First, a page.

JOHANNESBURG – Residents of Diepsloot north of Johannesburg are being encouraged to save water.
Even though many parts of the area don’t have basic infrastructure, the Water Research Commission says it’s a crucial message.
But, while residents are open to the idea of saving water, ageing infrastructure and maintenance issues remain a major problem.
The Water Research Commission backed up its outreach campaign with a guide on how to save water.
Dr. Nonhlanhla Kalebaila of the Water Research Commission said, “We are actually here to take them step-by-step through the book and go into the homes and show them what we need to talk about in the book.”
Although it’s currently available only in English, volunteers from the communities are acting as intermediaries.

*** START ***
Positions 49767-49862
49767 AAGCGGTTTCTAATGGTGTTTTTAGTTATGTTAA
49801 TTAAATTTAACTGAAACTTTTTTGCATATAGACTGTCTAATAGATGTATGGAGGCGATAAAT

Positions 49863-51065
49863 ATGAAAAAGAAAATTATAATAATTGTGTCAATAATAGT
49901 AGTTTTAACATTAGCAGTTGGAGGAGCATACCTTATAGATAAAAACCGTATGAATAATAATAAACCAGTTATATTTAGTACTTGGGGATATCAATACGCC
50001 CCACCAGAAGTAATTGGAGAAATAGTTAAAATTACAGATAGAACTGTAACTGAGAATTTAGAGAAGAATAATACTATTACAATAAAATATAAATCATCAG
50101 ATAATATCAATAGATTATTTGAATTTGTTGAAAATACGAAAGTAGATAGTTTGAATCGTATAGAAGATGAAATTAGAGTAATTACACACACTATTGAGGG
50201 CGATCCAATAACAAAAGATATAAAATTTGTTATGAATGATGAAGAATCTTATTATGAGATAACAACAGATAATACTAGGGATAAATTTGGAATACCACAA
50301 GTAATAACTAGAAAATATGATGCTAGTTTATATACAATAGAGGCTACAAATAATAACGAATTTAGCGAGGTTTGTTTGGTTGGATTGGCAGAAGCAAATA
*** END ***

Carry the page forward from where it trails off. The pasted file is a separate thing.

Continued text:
“We give them information on how to report the leakages and do the follow ups. We also do follow-ups to make sure that Joburg water comes and fixes the leaking pipes. And, we are also informing them in terms of the importance of keeping water.” Loniah Mkhwanazi a community worker said.
Despite the challenges, residents are willing to play their part.
A Diepsloot resident, Lynette Makgolokwe said, “We should put water in containers for our daily use. Compare that to the water wasted because of leaking taps. Water is becoming scarce and we need to save it.”
The booklet – which details how to fix leaking taps and toilets – may seem like a bit of a pipe dream in Diepsloot. Many homes here don’t have flushing toilets or proper plumbing. However community workers say the message needs to reach everyone for behaviour to change. Whether that’s taking a shorter shower, or reporting water leaks like this one to authorities.